Disclaimer in part 1
Note: I know it's been a REALLY long time since I've posted anything. I want to thank those of you who have sent me emails to ask if I plan on continuing (the answer is 'yes' but RL and my Muse aren't being cooperative). This very short chapter doesn't really move anything along, but I'm hoping it gets the juices flowing and reminds everyone of what has happened to date. Oh and, yes, it's still Day 8 and, as a reminder, this story is also taking place in 2000. Thanks again.
Survival II – Retribution
"Full disclosure, right?"
Adam looked up from his computer as Ryan entered the room. He nodded stiffly. "Full disclosure."
"And you're going to swear to me that it's a two-way street."
"I wouldn't have it any other way, Detective."
Ryan's raised eyebrow and smirk told Jarod's brother that he didn't believe the statement, but the Detective did not voice his skepticism. Instead, he pulled at one of the chairs and sat beside Adam.
"Then, you go first," he said. "So far, you've told me a lot about your life until last year. I get that you are feeling responsible for the current situation. Once again, for the record, I don't buy it, but my gut is screaming that we don't have time to argue."
Adam dropped his eyes briefly but said nothing.
"I need to know what happened at the beach house," he said simply. "And I need to know the events that led to it."
"I have every intention of telling you, Detective. It's the reason I came to see you in the first place," he replied. His voice was soft but confident. "Before I do, though, you need to understand one thing."
"And that would be?"
"Once I tell you, there's no going back. You and everyone involved will be in as much danger as my family."
"Adam, I have been with the Department for most of my adult life. This would not be the first time I was put in the line of fire and it probably won't be the last. It's part of the job."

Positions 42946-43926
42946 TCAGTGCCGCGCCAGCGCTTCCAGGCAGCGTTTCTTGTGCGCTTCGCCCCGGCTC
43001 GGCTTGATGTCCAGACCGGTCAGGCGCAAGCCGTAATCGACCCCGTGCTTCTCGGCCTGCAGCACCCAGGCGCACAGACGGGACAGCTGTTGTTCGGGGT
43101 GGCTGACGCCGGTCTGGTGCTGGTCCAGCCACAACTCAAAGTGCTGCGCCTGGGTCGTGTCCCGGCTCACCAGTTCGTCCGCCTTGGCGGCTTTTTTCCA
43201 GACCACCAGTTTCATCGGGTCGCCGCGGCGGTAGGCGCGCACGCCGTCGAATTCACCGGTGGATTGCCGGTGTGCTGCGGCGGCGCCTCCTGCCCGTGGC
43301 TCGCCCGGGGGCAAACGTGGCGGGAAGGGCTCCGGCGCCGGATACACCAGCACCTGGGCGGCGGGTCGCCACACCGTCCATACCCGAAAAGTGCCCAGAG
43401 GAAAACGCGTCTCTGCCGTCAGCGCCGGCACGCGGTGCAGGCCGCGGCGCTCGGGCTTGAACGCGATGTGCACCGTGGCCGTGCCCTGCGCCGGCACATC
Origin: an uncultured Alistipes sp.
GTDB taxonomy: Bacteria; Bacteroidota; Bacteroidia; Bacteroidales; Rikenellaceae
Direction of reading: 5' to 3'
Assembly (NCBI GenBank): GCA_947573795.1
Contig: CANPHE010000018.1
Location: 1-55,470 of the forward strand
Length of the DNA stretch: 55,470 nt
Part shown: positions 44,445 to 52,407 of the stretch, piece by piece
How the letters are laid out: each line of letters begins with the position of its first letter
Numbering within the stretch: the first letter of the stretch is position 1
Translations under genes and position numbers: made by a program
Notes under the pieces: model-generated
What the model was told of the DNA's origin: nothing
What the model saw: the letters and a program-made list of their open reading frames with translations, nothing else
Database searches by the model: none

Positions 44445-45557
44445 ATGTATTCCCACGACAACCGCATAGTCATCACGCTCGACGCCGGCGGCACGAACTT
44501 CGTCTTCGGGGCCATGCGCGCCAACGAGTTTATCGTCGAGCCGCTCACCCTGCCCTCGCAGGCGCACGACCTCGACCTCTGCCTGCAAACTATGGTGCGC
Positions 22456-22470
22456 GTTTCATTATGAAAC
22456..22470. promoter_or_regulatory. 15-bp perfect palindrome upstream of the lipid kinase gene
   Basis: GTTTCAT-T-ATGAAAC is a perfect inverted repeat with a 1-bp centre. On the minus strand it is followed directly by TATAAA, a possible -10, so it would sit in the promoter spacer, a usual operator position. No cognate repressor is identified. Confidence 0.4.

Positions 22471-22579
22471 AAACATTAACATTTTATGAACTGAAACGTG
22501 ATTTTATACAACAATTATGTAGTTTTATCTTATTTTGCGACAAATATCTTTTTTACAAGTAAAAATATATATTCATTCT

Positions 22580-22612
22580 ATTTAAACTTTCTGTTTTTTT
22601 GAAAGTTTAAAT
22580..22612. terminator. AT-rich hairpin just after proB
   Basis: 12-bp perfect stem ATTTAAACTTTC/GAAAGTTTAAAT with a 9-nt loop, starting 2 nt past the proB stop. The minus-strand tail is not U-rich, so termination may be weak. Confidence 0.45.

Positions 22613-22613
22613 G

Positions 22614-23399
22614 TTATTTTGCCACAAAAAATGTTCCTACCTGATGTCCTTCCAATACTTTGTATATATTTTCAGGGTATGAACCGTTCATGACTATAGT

"The Centre is not your run of the mill threat. The things I've told you so far are just the tip of the iceberg. They have the capability of doing things you can't imagine, especially if they feel threatened," the boy countered, adding firmly, "There is a real reason that my mother is so upset with me, Detective."
"I get it. I saw the DSA's. The Centre is beyond dangerous. I don't care."
"That's just it – you SHOULD care."
Standing suddenly, he pushed the chair away and crossed to the far side of the table. His eyes never left Adam's. "I just got off the phone with Jillian Kincade. She wanted to know if I'd spoken to you, yet. She wanted to know if you could identify the men who held you captive at the beach house – the men responsible for kidnapping, drugging and trying to kill her."
Except for inhaling deeply and releasing the breath much more slowly than normal, Adam did not reply.
"She didn't deserve to be in the middle of this, Adam. She was a means to an end to them – disposable and inconsequential," he continued, watching the younger man. "If my hunch is right, Rose Barber, Jennifer Forrest and Susan Pearce were used in similar ways."
Adam nodded stiffly, providing the Detective with solemn confirmation of his words. He remained quiet, watching as the man returned to the other side of the table and released a string of mild of obscenities.
"Except for Jillian, they're all dead. They were murdered. They were tortured. During their final hours on this earth, they were terrified and alone," he said, not bothering to hide his frustration. "So, you see, Adam, I don't have time to care about what this situation could mean for me – I'm more concerned about what it means for them! Now, are you going to identify the people responsible, or not?"
Adam took another deep breath and nodded. "Yes."
Miss Parker stepped into the room without warning. The Major immediately stood, positioning himself as a barrier between arrivals and his son. When recognition dawned, his posture relaxed and he smiled shyly as he slid back to the edge of the bed. She glanced at Jarod and, in the instant before he shifted his gaze from his father to her she saw a mixture of surprise, pride and wonder.